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Subject: Re: [boost] [git] Mercurial?
From: Martin Geisler (mg_at_[hidden])
Date: 2012-03-22 18:44:28

Dave Abrahams <dave_at_[hidden]> writes:

> on Thu Mar 22 2012, Martin Geisler <> wrote:
>>> This kind of mental model is stimulated by git. It explains why git
>>> users make a fuss about amending, rebasing and efficient branching
>>> and merging.
>> I'm afraid I don't agree with this. The version control systems that
>> came after CVS switched to storing repository-wide snapshots. CVS was
>> a collection of RCS files and so completely file-centric. SVN,
>> Mercurial, Git, ... are all repository-centric. Conceptually they
>> work by storing a series (linear or not) of working copy snapshots.
>> Darcs is a possible exception to this: I think it might fit more
>> closely to your unit-of-work model since it models the repository
>> state as a result of a number of patches (units-of-work).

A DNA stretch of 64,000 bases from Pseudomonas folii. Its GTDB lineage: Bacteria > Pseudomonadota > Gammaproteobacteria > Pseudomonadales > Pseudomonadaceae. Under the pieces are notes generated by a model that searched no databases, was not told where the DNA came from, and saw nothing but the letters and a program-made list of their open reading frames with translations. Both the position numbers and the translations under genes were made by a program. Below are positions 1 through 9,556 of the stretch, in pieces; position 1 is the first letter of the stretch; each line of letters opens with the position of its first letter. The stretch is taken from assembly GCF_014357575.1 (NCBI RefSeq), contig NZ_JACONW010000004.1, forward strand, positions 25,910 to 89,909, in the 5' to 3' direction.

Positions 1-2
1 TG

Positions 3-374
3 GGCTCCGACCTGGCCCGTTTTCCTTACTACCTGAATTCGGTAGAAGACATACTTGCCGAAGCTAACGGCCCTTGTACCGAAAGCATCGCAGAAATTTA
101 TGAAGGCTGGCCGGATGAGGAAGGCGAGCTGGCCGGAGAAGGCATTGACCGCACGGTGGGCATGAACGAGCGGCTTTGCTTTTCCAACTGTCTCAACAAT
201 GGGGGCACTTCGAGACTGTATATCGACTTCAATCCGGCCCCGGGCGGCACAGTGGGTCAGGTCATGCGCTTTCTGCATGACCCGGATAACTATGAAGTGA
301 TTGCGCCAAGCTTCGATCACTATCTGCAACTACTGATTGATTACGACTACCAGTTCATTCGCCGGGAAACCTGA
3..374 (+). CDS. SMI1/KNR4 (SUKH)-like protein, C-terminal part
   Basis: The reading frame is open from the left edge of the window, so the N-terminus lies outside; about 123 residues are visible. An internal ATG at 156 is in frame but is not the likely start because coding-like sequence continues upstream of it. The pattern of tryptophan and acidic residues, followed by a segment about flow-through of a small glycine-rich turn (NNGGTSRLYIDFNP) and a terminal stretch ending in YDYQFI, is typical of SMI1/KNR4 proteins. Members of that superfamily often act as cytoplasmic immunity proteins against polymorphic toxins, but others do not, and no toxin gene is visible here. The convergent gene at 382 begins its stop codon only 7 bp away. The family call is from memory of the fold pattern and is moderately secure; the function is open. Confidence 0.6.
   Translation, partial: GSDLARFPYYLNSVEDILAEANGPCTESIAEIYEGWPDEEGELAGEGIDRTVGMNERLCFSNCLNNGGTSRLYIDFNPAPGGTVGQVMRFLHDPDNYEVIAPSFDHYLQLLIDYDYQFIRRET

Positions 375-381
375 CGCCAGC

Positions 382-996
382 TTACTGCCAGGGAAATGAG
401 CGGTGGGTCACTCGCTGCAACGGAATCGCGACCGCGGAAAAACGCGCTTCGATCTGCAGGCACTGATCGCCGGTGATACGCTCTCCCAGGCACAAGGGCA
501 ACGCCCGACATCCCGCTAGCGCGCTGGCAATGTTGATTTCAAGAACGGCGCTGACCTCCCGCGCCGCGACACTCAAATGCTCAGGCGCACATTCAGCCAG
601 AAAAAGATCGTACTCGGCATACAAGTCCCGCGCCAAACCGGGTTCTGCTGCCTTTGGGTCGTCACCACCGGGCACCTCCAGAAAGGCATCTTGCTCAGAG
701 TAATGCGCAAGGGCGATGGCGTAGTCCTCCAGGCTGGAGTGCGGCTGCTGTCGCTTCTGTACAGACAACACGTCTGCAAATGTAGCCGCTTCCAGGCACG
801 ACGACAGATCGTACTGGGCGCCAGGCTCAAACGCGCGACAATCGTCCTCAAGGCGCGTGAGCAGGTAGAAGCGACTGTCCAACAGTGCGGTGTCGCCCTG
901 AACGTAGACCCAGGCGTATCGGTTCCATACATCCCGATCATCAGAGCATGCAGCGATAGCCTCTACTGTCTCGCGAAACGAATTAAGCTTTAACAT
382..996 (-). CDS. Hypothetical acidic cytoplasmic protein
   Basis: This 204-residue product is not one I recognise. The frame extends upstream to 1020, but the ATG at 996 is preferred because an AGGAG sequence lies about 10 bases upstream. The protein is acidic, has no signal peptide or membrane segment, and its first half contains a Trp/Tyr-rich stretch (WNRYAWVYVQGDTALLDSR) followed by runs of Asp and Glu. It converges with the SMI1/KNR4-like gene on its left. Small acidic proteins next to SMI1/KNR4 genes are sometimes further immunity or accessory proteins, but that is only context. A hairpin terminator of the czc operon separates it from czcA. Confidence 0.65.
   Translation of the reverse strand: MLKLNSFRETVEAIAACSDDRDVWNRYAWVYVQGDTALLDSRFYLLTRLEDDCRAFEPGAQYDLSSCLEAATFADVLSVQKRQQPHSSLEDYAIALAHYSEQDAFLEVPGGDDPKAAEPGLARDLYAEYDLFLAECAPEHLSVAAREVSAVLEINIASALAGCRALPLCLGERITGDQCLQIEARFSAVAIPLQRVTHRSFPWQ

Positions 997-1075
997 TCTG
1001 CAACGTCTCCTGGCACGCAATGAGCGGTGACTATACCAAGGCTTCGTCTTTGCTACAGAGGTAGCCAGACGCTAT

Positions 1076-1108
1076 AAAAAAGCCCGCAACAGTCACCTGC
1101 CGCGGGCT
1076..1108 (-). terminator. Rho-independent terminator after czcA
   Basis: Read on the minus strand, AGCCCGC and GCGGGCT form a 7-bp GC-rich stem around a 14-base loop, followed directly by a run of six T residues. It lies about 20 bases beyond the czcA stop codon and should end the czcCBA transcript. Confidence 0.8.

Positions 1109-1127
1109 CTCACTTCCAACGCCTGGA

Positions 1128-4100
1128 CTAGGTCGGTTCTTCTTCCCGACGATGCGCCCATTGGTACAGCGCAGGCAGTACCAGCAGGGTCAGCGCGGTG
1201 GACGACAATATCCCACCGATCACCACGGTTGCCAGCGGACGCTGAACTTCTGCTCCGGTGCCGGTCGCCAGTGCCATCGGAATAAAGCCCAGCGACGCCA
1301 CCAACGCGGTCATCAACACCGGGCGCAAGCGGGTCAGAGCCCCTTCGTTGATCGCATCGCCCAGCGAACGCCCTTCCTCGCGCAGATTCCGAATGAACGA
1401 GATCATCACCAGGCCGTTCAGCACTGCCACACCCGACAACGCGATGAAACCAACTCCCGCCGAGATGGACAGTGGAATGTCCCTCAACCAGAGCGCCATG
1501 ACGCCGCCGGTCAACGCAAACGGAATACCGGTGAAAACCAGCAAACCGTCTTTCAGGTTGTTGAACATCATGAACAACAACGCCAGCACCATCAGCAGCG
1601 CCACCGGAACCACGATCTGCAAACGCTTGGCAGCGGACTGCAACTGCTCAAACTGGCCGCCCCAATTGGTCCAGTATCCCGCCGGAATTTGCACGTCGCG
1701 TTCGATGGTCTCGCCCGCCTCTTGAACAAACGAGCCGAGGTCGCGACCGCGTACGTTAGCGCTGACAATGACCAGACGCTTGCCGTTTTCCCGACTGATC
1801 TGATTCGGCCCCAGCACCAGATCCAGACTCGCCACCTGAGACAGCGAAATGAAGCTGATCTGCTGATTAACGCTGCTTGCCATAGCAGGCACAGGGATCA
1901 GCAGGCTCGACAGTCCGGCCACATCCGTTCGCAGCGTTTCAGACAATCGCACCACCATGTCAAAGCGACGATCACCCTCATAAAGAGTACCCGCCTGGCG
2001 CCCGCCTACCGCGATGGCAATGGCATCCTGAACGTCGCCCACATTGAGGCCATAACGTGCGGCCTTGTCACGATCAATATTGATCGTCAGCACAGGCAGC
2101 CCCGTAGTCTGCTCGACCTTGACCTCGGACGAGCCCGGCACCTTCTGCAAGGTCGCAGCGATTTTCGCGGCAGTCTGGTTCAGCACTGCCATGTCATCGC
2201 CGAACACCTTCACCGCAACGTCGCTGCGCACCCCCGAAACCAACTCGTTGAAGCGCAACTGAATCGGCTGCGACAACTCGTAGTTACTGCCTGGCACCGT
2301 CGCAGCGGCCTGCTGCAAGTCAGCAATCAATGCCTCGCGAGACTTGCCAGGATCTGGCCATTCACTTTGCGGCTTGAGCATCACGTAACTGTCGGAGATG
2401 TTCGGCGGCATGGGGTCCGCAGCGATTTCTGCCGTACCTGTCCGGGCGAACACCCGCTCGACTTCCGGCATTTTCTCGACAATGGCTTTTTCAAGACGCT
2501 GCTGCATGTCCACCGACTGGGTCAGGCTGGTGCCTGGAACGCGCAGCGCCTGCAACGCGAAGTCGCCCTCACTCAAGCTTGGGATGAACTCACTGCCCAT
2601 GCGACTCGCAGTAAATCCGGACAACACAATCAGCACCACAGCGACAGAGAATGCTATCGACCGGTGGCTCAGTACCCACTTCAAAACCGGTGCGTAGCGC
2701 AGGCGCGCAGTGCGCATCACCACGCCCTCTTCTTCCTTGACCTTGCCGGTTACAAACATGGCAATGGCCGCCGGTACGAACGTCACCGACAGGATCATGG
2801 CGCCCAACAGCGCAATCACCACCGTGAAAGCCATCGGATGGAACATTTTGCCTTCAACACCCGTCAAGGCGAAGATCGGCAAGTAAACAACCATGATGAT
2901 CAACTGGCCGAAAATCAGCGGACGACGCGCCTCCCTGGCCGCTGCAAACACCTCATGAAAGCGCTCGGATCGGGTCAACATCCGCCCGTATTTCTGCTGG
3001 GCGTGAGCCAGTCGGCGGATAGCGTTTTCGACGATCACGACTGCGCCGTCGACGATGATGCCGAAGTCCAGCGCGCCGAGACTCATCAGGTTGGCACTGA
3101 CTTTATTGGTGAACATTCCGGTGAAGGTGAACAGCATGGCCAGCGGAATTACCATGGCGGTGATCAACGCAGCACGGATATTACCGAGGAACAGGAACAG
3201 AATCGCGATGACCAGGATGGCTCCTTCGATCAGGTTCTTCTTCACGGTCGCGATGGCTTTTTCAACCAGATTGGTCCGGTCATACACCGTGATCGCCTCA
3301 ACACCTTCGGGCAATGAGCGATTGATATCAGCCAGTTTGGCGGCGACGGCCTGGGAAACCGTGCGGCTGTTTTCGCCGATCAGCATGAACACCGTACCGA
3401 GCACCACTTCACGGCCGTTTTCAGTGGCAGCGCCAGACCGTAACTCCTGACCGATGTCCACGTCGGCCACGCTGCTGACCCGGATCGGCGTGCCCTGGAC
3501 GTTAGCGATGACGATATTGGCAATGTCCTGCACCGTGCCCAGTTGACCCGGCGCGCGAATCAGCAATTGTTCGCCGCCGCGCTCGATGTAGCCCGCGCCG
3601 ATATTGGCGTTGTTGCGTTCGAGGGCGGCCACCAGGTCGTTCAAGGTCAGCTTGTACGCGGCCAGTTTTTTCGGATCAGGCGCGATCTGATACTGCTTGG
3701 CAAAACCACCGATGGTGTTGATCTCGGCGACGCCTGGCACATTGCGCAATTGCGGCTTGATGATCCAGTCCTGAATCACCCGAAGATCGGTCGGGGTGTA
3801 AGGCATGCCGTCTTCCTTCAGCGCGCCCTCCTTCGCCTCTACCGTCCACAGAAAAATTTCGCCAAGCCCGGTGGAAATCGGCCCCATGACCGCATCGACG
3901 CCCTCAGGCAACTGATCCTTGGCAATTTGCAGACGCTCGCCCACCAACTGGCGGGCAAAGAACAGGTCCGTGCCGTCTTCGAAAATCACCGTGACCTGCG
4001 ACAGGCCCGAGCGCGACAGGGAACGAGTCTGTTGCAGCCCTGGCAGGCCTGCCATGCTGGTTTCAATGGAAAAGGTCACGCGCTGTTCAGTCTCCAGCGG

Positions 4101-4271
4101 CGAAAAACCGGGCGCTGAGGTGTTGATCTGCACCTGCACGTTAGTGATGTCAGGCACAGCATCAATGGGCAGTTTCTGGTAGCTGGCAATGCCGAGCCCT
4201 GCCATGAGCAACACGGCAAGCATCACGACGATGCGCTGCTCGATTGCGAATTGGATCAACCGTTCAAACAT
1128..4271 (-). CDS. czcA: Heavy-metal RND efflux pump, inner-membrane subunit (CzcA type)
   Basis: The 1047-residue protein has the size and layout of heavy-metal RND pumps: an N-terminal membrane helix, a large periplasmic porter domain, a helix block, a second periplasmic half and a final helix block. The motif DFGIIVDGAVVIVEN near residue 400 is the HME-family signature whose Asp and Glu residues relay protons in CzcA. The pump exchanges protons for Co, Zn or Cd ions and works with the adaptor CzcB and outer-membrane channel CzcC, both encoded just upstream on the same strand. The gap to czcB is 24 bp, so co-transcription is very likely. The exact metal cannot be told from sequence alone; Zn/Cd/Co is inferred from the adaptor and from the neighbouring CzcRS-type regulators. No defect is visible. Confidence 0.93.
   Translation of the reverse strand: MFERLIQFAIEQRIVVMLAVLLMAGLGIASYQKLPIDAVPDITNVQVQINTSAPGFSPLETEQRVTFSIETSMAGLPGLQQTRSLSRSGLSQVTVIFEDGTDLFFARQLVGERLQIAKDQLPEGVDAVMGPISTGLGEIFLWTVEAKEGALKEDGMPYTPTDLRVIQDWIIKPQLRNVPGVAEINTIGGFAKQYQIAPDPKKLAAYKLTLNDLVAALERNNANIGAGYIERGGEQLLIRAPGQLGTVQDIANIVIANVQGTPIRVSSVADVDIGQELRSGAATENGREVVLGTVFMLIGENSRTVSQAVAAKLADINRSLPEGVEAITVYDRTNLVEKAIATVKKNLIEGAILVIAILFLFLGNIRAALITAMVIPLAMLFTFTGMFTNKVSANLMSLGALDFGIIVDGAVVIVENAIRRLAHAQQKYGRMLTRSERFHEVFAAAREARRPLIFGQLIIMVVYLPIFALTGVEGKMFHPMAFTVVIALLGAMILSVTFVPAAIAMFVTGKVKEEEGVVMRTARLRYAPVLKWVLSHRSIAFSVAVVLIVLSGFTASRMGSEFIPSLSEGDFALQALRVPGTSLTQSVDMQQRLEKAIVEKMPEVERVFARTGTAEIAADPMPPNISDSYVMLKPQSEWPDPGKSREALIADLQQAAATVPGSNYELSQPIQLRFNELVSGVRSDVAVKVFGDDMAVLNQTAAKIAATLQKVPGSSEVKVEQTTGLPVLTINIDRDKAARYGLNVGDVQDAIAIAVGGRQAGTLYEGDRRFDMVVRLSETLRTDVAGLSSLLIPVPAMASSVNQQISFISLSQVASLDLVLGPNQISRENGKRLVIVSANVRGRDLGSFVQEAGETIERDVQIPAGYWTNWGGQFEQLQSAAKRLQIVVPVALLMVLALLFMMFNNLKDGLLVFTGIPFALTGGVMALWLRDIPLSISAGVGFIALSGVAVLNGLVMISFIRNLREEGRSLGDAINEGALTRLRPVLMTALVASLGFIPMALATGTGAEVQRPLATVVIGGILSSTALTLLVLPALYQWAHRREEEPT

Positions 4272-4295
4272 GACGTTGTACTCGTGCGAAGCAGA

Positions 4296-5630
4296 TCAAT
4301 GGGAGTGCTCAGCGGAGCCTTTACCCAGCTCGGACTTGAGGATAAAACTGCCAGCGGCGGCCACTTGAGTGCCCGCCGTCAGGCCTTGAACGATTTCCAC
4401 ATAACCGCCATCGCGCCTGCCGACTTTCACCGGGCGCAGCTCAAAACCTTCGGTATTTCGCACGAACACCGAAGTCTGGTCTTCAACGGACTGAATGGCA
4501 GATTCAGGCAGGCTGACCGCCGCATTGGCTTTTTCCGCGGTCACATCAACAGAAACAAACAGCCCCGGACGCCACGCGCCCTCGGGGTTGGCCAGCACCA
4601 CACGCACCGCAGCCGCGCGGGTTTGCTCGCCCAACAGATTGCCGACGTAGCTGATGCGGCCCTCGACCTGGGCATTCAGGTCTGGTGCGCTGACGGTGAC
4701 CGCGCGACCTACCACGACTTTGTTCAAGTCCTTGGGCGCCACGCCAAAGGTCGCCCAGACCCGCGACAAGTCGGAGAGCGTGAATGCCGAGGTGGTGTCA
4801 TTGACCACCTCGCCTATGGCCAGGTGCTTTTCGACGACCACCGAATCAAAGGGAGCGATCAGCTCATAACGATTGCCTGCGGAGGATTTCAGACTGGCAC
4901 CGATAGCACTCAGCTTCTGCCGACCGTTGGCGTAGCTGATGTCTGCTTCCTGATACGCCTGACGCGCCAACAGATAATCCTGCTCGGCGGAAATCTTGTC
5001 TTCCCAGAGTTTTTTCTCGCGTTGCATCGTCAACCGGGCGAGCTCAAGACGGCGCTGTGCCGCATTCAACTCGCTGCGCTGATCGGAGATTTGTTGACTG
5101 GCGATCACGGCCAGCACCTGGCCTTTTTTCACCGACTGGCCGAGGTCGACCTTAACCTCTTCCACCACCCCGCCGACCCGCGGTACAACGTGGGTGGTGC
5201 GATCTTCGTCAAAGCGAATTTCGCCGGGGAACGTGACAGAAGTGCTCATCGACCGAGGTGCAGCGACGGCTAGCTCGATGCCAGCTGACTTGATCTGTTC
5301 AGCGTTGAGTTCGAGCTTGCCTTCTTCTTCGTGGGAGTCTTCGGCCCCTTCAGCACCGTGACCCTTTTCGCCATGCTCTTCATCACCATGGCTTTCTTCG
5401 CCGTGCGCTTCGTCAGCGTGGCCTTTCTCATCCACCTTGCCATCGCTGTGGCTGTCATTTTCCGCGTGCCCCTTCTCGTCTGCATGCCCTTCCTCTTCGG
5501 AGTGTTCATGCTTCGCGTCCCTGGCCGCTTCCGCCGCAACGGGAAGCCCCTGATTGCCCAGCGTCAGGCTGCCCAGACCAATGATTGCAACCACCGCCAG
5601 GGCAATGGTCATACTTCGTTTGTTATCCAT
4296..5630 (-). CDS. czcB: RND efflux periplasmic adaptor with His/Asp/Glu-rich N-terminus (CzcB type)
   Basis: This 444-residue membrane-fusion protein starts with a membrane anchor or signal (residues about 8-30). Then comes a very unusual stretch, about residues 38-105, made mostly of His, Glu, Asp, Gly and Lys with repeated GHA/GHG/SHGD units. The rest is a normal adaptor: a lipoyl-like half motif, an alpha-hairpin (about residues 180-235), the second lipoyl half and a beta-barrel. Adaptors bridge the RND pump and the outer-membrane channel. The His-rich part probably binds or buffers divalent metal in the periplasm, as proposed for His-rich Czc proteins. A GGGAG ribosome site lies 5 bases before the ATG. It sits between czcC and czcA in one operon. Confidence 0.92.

> People get hung up on this all the time, but whether the storage
> format is fundamentally snapshots or diffs is not really important.
> They're isomorphic to one another.

Yes, that's mostly true. Both Git and Mercurial conceptually stores
snapshots of your working copy. These snapshots are of course heavily
delta compressed -- otherwise we couldn't do DVCS in the first place.

But I say that they conceptually store snapshots since that's what
commands like 'hg diff' operate on. When you 'hg diff -r 1:2', then
Mercurial has to go out and re-compute the patch that brings you from
revision 1 to 2.

People often think that changeset 2 "contains" this diff, but it's more
complicated that this: the deltas we store on disk don't correspond
directly to this diff. This especially true for a merge changeset where
the deltas on disk are made on a per-file basis against the parent that
produces the smallest delta.

> Git, like any other modern tool, provides commands that support both
> views of the history. Rebase, for example, treats your commits as
> units-of-work and "replays" that work on a new base commit. Many other
> elements of the interface treat commits like snapshots.

It actually don't replay anything: it does a series of three-way merges,
and three-way merges are an inherently snapshot based thing.

Martin Geisler
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